EKG

K cuts both ways

We’ve spent our share of time on hyperkalemic EKG’s, and for good reason.  Recognition of hyperkalemia is an opportunity to save a life.   But hypokalemia can cause problems as we’ll see in this case.

20171024_
~70 y.o. man recently started on amio and zaroxyln as inpatient, presents today with weakness

Starting as always with the rate, there’s about 8 big boxes between QRS’s, by 300 150 100 80 70 60 50 rule we get about 50; using the 7 complexes x6 rule we get a little over 40.  So clearly slow.  There does appear to be a P before every QRS though interestingly the P runs in to the QRS on the initial complex.  The QRS in that complex is a little wider than the other QRS’s so I suspect that’s a junctional escape beat that happens to start mid-P wave there.  Otherwise this is sinus brady.

The QRS is narrow.  There is some ST depression in II.

What to make of the T waves.  Let’s zoom in on V4 and V5.

20171024_v

Do you see how there’s multiple inflection points in the repolarization?  Remember, extra inflection points in the repolarization often mean extra waves.  We’ve looked at lost P waves in the past, however, in this case the waves aren’t superimposed upon each other, they come sequentially as below.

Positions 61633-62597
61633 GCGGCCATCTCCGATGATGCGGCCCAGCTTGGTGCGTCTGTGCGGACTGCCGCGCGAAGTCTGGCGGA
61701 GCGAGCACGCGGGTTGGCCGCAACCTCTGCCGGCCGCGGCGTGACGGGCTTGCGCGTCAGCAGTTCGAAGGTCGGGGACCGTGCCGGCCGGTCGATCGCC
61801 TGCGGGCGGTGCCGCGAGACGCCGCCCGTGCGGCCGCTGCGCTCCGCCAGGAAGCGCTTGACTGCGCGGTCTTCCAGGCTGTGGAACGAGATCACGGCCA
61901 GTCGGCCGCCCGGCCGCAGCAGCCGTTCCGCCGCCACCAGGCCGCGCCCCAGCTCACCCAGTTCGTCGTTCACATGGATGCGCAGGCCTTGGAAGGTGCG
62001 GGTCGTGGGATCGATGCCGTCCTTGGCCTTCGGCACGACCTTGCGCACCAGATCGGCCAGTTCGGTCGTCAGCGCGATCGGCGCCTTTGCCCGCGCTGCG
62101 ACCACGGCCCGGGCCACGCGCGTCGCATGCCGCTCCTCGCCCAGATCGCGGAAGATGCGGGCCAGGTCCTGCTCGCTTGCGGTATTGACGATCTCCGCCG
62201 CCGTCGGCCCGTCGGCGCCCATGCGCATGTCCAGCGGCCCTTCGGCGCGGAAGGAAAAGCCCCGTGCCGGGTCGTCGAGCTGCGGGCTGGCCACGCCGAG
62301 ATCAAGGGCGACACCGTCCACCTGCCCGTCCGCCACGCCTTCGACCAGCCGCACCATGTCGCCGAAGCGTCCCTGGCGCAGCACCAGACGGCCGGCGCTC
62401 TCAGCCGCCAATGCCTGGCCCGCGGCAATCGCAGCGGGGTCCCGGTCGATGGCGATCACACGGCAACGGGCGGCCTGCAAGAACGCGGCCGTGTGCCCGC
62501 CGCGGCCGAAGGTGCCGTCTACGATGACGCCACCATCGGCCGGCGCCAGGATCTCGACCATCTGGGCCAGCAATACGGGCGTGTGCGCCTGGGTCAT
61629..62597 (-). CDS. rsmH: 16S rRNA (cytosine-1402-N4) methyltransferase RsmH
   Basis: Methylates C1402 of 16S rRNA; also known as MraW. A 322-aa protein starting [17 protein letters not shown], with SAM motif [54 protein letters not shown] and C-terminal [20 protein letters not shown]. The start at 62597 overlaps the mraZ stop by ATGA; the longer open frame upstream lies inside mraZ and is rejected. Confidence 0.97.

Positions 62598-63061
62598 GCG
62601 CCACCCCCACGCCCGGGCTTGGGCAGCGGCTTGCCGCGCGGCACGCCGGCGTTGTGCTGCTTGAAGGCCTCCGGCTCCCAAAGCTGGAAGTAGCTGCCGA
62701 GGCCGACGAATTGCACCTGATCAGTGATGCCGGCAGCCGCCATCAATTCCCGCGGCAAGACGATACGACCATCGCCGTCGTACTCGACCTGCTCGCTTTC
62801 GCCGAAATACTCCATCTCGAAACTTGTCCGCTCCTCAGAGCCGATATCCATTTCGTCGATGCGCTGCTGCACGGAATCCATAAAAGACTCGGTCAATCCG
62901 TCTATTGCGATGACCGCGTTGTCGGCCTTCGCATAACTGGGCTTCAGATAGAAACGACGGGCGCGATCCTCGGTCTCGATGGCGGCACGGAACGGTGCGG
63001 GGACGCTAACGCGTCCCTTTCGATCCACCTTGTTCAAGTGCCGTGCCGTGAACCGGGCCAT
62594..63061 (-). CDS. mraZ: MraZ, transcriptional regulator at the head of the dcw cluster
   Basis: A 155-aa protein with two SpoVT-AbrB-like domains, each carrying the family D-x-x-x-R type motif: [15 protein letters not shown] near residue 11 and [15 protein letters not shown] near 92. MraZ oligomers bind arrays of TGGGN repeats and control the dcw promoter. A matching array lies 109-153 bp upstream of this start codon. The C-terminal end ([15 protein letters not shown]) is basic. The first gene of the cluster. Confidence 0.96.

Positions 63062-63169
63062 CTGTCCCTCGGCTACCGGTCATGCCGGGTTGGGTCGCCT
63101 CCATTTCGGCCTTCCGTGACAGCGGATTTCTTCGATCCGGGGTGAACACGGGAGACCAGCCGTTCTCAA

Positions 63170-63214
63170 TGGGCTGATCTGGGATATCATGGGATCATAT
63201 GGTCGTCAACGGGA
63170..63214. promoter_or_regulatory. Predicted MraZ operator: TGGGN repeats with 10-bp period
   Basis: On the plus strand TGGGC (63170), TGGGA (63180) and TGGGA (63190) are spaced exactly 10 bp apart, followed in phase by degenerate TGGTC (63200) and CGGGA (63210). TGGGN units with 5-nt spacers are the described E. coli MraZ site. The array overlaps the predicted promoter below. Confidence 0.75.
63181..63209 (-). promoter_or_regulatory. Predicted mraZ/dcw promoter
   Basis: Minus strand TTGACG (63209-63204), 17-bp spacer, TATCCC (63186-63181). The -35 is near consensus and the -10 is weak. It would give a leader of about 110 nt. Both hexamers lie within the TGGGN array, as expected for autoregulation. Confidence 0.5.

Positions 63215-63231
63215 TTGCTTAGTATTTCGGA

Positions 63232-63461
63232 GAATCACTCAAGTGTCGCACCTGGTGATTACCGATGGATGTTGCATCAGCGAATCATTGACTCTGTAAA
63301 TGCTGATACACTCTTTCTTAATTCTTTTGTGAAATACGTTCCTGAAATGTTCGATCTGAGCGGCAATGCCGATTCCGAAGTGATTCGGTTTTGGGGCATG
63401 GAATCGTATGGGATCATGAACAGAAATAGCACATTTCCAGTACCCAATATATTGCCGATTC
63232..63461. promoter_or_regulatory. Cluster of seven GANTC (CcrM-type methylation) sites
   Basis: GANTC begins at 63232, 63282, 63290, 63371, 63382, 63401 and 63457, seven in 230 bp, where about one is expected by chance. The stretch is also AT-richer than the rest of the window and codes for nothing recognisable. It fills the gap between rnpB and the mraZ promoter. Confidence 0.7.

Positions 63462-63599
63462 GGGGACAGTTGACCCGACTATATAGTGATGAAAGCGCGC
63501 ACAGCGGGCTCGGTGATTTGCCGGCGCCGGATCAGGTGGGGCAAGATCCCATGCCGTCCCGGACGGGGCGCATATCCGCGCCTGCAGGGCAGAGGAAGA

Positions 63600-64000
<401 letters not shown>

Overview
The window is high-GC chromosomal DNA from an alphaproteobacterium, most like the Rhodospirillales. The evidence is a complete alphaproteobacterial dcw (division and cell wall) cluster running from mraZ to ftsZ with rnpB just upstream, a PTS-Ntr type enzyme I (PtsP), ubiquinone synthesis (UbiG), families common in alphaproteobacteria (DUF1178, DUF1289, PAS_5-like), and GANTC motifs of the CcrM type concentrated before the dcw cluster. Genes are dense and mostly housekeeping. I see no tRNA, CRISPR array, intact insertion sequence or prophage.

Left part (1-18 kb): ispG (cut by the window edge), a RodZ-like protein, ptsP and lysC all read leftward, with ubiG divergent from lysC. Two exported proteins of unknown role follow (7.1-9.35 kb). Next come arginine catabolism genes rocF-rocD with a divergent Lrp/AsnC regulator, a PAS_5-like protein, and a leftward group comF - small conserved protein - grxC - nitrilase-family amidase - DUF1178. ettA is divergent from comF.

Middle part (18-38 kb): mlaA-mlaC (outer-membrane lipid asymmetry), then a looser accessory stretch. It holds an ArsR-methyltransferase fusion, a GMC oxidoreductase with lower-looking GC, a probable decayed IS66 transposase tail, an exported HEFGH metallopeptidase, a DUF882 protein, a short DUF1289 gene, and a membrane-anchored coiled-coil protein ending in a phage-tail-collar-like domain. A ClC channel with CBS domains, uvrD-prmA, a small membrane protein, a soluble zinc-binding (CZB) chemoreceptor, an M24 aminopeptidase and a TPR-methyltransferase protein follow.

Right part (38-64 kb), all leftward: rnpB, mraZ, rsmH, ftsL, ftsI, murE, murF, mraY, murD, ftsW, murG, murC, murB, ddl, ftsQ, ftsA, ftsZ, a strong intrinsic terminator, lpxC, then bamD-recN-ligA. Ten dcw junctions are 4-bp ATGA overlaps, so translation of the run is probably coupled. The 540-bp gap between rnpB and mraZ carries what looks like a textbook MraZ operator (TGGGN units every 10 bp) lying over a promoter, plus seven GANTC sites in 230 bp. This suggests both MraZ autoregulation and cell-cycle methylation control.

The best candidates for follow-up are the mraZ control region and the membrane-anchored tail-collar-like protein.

20171024_v2

What comes after a T wave (in green)?  A U wave (in brown).  I didn’t realize until I read about this case that U waves can actually be taller than the T wave when hypokalemia is severe (in this case 2.5).

Per Chou’s Electrocardiography in Clinical Practice, the 3 features to look for in hypokalemia is ST depression, T wave flattening, and U waves  (1).  We tend to remember the last one and forget the first two.  Chou reviews a paper by Surawicz et al.  These authors reviewed the presence of 3 EKG features on EKG’s with K<2.7 (ST depression, U wave >1mm, and U wave taller than T wave in the lead with the tallest U wave).  78% of patients in their series had all 3 present.

Two other things to know about U waves:  they can be somewhat superimposed on the T wave such that the only way you can see them is a change in the terminal slope of the T wave, i.e. a very asymmetric one.  U waves can also get lost if the patient is tachycardic as the P wave will project over the the top of them.

This patient doesn’t have any premature beats, but they become more common as hypokalemia worsens; you can easily see looking at the above EKG how a premature beat could fall in the repolarization complex and lead to a V tach.

References

  1. Chou’s ELectrocardiography in Clinical Practice, 5th ed. pp 522-6

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